I am not sure how Jessica and her husband met, but according to wikipedia, many marriages are still arranged by parents or match makers. I have a feeling this particular union was what is refered to as a 'love' match as they were together 7 years before tying the knot. One reason, at least that I have infered for putting off marriage here in Korea, is the amount of responsibilty, mostly on the wife, that comes with marriage. Your husbands family becomes your family in the sense that you are responsible for the cooking and events that the family celebrates. A co-worker once told me that when she worked in the country one of her Korean co-workers said that she dreaded the weekends because of the amount of work they involved almost every weekend to entertain her in-laws.
Arranged marriage is popular in South Korea. Koreans usually refer to this type of marriage as Seon (선). Generally, parents arrange a meeting. The reason why this type of marriage is prevalent in Korea is that marriage in Korea is not just a matter of a bride and groom but a merging of two families. Because the potential spouses are pre-screened by the family, there is much less of a chance of family opposition to the marriage. It is extremely rare that a single Seon leads to a marriage; many succeed in finding a suitable spouse only after dozens of Seon meetings with different individuals. Following the initial meeting, the couple typically date for several months to a year before the actual marriage. The distinction between an arranged marriage and a "love" marriage is therefore often blurred, although in an arranged marriage the families tend to be more closely involved throughout.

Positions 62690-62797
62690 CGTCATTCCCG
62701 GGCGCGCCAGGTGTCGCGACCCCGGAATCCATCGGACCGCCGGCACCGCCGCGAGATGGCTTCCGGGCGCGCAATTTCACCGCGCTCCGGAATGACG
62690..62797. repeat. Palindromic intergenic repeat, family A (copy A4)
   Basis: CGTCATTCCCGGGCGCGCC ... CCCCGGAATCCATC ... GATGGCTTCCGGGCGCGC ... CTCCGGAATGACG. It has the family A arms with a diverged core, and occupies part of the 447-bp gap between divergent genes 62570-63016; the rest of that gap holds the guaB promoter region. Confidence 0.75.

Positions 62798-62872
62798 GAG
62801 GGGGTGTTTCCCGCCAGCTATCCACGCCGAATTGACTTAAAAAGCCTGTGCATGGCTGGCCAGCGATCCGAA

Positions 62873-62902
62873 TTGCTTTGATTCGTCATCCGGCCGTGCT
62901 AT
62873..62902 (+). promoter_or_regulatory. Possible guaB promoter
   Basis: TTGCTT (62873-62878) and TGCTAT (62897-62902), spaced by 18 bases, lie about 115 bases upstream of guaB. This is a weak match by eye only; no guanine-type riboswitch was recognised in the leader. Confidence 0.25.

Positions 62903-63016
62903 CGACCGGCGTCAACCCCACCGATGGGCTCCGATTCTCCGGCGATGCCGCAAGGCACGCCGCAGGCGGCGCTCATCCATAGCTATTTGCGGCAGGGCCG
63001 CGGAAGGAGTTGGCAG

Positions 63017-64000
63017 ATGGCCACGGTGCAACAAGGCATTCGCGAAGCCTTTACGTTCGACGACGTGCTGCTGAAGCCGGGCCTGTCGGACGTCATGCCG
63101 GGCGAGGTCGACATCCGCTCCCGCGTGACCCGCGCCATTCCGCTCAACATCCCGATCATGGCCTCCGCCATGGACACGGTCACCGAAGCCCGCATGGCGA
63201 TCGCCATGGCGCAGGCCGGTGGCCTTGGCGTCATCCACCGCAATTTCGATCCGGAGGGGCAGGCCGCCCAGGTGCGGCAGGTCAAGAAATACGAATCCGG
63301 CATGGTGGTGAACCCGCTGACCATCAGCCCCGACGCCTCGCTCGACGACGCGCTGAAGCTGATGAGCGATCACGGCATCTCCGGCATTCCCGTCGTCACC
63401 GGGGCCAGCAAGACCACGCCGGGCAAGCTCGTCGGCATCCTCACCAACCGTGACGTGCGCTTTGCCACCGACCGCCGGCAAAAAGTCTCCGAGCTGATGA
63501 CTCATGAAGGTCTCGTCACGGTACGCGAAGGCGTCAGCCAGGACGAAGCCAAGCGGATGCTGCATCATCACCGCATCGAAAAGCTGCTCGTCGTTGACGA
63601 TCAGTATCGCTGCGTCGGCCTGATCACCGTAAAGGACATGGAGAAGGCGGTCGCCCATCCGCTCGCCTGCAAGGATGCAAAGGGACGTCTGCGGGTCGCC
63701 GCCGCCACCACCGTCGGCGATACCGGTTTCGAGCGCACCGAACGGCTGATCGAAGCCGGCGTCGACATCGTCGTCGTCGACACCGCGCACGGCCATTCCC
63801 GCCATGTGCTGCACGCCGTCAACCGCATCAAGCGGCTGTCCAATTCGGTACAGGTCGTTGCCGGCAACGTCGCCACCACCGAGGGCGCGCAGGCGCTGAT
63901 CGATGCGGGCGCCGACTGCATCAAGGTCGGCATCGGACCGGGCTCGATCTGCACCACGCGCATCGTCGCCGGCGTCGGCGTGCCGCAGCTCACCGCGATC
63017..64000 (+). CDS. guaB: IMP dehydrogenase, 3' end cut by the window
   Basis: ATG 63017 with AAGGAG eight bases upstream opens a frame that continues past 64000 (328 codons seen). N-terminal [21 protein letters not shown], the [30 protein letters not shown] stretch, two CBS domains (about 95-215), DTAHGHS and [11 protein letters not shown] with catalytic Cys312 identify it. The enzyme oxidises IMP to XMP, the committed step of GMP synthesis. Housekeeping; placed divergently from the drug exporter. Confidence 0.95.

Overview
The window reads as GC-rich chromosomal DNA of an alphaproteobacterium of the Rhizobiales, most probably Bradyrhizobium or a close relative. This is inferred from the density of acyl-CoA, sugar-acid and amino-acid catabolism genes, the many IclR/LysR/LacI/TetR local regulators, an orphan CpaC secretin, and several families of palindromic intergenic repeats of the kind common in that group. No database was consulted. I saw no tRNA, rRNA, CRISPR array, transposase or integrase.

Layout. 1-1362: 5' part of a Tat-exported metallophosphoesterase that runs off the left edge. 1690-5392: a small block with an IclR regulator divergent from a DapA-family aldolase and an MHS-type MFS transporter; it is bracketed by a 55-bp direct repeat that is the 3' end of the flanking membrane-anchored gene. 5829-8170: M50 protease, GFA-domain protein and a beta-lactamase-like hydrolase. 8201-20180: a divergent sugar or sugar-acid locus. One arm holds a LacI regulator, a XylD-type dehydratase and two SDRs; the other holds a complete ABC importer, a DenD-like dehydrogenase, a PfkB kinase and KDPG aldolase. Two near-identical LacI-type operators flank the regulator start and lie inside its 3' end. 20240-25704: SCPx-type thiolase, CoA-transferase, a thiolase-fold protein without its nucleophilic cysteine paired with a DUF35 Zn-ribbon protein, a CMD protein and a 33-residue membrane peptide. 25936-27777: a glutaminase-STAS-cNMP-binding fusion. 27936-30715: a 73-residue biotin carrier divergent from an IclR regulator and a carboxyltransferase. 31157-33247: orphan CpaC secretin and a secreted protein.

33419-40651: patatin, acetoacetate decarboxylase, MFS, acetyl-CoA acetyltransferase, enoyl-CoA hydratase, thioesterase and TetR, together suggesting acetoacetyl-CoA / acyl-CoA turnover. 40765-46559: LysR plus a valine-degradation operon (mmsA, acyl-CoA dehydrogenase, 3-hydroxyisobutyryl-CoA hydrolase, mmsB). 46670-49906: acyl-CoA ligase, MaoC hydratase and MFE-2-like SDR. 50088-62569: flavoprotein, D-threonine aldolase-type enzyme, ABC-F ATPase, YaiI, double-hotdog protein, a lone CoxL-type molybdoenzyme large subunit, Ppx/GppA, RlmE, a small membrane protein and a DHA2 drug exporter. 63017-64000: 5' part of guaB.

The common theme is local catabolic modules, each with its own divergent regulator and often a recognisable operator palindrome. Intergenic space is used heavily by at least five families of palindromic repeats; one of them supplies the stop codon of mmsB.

Matchmakers are common in South Korea. Families present their son or daughter to a matchmaker, or a single man or woman arranges a meeting with a matchmaker, to analyze their resume and family history for the purpose of finding a marriage partner who is compatible in social status and earning potential. Koreans keep precise lineage records, and these are listed on the matchmaking resume. Today, almost all single people meet their matched partner prior to the marriage and have more say about the match than was previously allowed. Matchmakers earn a fee for their services.
A Korean friend of mine mentioned once to me that it is still common practice to consult a fortune teller to help parents decide on important events in their childrens life such as marriage. According to this article, parents, armed with their child and the prospective spouse’s birth information (date, time, place, etc) will ask if the couple are a compatible match and if the union will be a happy fruitful one. Marriage plans, even today, may be cancelled if the reading is unfavourable.
Sometimes I think that parents in Korea are way TOO involved and controling of their childrens lives. Thank you parents for allowing me to make my own choices. I feel oh so much more appreciative now.